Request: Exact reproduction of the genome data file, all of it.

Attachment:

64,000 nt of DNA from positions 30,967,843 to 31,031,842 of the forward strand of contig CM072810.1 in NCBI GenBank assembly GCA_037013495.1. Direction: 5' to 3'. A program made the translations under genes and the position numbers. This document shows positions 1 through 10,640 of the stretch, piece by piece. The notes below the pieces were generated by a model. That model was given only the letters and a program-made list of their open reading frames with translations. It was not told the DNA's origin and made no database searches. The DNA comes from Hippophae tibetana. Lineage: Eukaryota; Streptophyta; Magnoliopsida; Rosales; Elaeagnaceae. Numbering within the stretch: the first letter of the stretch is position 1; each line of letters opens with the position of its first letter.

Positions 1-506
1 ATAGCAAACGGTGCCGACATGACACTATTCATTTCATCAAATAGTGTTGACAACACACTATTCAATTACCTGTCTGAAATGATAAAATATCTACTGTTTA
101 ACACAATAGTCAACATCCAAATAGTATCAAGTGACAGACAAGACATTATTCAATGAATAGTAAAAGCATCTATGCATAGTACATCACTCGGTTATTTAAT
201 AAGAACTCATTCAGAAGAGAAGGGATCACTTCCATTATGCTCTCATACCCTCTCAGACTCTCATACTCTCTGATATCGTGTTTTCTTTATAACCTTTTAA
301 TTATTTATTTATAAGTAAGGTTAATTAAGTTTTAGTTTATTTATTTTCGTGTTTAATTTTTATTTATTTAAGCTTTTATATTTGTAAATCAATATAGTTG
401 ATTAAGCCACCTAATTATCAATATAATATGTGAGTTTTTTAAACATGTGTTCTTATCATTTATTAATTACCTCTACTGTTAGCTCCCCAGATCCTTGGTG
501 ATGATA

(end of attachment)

64,000 nt of DNA from positions 30,967,843 to 31,031,842 of the forward strand of contig CM072810.1 in NCBI GenBank assembly GCA_037013495.1. Direction: 5' to 3'. A program made the translations under genes and the position numbers. This document shows positions 1 through 10,640 of the stretch, piece by piece. The notes below the pieces were generated by a model. That model was given only the letters and a program-made list of their open reading frames with translations. It was not told the DNA's origin and made no database searches. The DNA comes from Hippophae tibetana. Lineage: Eukaryota; Streptophyta; Magnoliopsida; Rosales; Elaeagnaceae. Numbering within the stretch: the first letter of the stretch is position 1; each line of letters opens with the position of its first letter.

Positions 1-506
1 ATAGCAAACGGTGCCGACATGACACTATTCATTTCATCAAATAGTGTTGACAACACACTATTCAATTACCTGTCTGAAATGATAAAATATCTACTGTTTA
101 ACACAATAGTCAACATCCAAATAGTATCAAGTGACAGACAAGACATTATTCAATGAATAGTAAAAGCATCTATGCATAGTACATCACTCGGTTATTTAAT
201 AAGAACTCATTCAGAAGAGAAGGGATCACTTCCATTATGCTCTCATACCCTCTCAGACTCTCATACTCTCTGATATCGTGTTTTCTTTATAACCTTTTAA
301 TTATTTATTTATAAGTAAGGTTAATTAAGTTTTAGTTTATTTATTTTCGTGTTTAATTTTTATTTATTTAAGCTTTTATATTTGTAAATCAATATAGTTG
401 ATTAAGCCACCTAATTATCAATATAATATGTGAGTTTTTTAAACATGTGTTCTTATCATTTATTAATTACCTCTACTGTTAGCTCCCCAGATCCTTGGTG
501 ATGATA